Together with their new record ‘Berserker’, Swedish vikingmetallers Amon Amarth came to conquer the holy grounds of Graspop Metal Meeting. We had the opportunity to talk to Ted Lundström, bass player of the band.
GRIMM: Most of the members of GRIMM are living in Ghent, you guys once played in the late venue The Frontline, a 150-people venue. Today you’re playing a stage in front of thousands of people. Except for the numbers, what’s the biggest difference between those intimate shows and the big festivals?
Club shows like that are very intense, very close to the audience, it’s very sweaty and you get an intimate feeling. A festival like Graspop you got a huge crowd, which is amazing. But the first row is like 20 meters away, so you get a different kind of connection. So many people are singing along to your music. People tend to ask what’s best, a club show or a festival show. Both are fun, because they are two completely different things, but both are really great to play.
GRIMM: When you’re on tour, do you get the chance the check some bands on the festivals you’re playing?
It depends, a lot of times you have some time left to check some bands. I usually try to see a few bands. Instead of paying for festivals, I have the luxury to see my favorite bands play at the festivals and when I go to other festivals, I get to see other bands. It’s very fun to have a look around.
GRIMM: You were talking about your favorite bands. If you got the chance to host your own festival, which bands would you put on the line-up?
I don’t know man… So many good bands. I like great big shows, so I’d love to see Iron Maiden. Maybe Rammstein, they always have good shows. Slayer is my favorite band! I could build a whole festival with all my favorite bands, so it’s tricky to say.
GRIMM: A lot of your songs are influenced by warfare. If you’ve watched Game of Thrones, what’s your idea on the battle strategies during the Battle of Winterfell?
I did watch the series, it looked like there were many different strategies. But when I watch a series like Game of Thrones, it’s more like entertainment, I’m not so much focusing on the battle strategies. We have these Viking guys that we work together with for our videos and stuff, they go more into strategies of warfare, but of course it’s on a smaller scale than Game of Thrones. They’re a couple of hundredths from all over Europe and when they meet up, they actually beat the shit out of each other. I’m more into that kind of strategies, like the shield wall and the flanks and stuff like that. So Game of Thrones is like I already said more a way of relaxation.
GRIMM: During the years that Amon Amarth has been around, lots of things have changed technology-wise. Did those changes help to make touring easier?
It’s hard to leave your family at home and leave for a two-month during tour. But at the same time internet and stuff have made it so much easier now. When we started touring, we had to go to phone booths with a bag of coins. Those were really expensive phone calls, mostly with a bad connection.
Also, if you wanted to bring music to the tour, you could choose maybe ten or fifteen of your favorite CD’s and you could bring them. Now you have your entire library on your iPod or another device. The same thing for books, I used to take one book with me when we went on tour, because bringing books gets heavy. Right now I can download those books and read them on my phone.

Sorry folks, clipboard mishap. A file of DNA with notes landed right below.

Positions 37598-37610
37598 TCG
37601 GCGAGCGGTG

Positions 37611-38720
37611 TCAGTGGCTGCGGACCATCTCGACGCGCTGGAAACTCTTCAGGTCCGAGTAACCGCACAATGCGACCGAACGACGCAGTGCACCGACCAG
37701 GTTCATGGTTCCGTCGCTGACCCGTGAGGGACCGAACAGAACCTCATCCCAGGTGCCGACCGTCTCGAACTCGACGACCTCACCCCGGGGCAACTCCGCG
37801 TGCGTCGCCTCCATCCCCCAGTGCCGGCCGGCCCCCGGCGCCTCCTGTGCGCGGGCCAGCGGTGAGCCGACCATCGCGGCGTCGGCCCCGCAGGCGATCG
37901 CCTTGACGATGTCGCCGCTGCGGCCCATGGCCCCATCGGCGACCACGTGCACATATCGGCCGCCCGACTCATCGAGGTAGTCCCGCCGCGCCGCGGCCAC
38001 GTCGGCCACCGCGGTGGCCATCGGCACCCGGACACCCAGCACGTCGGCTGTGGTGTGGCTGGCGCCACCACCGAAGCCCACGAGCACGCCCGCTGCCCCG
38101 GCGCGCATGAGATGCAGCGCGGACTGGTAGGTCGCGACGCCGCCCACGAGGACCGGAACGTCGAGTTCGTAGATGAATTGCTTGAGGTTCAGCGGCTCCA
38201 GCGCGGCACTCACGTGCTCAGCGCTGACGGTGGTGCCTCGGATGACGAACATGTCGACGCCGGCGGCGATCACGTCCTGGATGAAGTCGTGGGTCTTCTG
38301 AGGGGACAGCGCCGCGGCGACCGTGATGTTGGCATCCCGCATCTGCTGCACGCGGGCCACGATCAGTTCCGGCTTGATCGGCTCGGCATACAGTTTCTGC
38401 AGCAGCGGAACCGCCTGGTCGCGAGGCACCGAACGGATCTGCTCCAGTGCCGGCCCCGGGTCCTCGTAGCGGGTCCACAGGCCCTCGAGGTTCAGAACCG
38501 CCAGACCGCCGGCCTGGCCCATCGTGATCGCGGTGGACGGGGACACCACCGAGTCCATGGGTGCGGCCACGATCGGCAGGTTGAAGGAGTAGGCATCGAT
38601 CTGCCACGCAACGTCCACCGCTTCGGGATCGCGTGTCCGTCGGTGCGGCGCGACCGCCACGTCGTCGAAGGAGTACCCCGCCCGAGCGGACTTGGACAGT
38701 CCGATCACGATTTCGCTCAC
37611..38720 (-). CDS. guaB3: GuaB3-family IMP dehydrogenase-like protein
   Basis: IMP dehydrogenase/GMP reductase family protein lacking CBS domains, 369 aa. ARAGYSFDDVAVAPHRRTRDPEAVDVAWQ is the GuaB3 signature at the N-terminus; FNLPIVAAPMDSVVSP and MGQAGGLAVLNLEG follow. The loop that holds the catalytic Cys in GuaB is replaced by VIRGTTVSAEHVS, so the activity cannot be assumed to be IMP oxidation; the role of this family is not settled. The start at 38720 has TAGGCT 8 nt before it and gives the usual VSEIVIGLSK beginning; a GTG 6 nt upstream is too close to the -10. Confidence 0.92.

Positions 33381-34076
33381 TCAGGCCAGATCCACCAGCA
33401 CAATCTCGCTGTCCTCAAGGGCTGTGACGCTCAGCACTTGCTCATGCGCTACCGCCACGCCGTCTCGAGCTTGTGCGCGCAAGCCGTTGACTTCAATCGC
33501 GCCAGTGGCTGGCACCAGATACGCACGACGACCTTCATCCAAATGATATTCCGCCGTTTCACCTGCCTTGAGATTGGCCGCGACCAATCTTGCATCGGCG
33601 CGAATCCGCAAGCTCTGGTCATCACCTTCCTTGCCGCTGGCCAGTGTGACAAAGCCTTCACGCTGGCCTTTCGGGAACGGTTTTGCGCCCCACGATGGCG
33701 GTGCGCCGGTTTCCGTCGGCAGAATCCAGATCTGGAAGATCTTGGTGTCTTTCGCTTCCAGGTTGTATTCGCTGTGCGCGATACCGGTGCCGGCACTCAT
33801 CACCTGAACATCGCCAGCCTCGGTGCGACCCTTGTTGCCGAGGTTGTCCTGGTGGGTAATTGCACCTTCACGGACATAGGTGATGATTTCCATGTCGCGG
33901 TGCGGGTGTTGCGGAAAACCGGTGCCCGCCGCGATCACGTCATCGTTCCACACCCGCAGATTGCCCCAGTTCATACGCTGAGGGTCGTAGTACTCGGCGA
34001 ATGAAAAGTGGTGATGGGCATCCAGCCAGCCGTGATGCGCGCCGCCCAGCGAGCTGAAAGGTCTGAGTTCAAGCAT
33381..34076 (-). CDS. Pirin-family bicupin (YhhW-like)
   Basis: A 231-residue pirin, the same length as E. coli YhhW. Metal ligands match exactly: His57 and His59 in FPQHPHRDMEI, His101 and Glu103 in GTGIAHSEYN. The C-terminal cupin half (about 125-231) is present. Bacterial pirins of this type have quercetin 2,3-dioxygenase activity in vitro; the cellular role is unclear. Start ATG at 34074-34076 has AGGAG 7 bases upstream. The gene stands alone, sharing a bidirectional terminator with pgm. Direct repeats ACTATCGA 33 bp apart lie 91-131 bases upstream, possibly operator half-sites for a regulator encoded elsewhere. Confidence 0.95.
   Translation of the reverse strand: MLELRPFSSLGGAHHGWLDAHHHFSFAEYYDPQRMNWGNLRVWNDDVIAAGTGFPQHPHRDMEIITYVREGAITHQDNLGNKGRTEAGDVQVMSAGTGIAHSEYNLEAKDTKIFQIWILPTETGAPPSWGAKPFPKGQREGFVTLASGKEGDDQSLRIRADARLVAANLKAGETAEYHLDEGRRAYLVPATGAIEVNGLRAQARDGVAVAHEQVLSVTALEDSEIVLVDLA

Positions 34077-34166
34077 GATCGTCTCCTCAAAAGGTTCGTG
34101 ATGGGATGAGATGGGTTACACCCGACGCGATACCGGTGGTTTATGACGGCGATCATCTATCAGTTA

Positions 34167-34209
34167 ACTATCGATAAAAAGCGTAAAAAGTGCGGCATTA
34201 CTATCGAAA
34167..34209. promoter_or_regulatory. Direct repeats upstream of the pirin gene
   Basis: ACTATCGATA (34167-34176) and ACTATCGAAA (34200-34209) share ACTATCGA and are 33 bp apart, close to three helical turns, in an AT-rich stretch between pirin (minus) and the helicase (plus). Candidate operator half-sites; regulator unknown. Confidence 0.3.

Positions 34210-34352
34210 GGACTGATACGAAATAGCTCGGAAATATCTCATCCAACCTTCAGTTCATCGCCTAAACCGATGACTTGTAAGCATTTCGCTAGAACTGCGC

GRIMM: So I suppose you read a lot on tour?
Yeah sure. We get a lot of time to spend when we’re travelling on the bus. Sometimes you have a sixteen-hour-bus ride. You get to sleep for a couple hours and then you can watch a film, or you read a book… I just try to find different things to keep busy.
GRIMM: Alright, so what are you reading right now?
Like now I’m reading an old Swedish book, but I bought it again in English. In English it’s called The Longships (by Frans G. Bengtsson). It’s a book about a Viking, called Röde Orm, travelling around Europe. It’s a really good book, so if you have the time, check it out!
GRIMM: I will! Another question, do you guys have any pre-show rituals?
We don’t have a single pre-show ritual. Everybody warms up and then we usually drink a shot of Underberg together, it’s a drink like Jägermeister, that’s the thing we like to do before we go on stage.
GRIMM: You guys are here to promote your new record ‘Berserker’. If you should compare it to ‘Jomsviking’, what are the biggest differences between those two records?
The biggest difference is the fact that ‘Jomsviking’ was a concept album. So of course, we had a story that Johan, our singer, wrote a long time ago, so we had to adapt the music to the story. We had to choose which part works as a song. And also, we recorded it in England, in a small studio with Andy Sneap of Judas Priest.
With the new album, we could do whatever we wanted to do. Every song was a story of itself. It’s a bit more straight forward, more like hit oriented. And also we recorded it in LA this time, so it’s a new thing, different sound…
GRIMM: Last question, you guys are doing another European tour this fall, you’ll hit Forest National in Brussels. Can the fans expect something different compared to tonight’s show?
The first difference is that it’s going to be indoor of course. But we’re also working on some new elements for the live show. We’re going to play a lot of new songs. But we’re also going to add some fun stuff that we haven’t done before, so the people can expect something different than today’s show.
GRIMM: Alright, thank you very much for your time!
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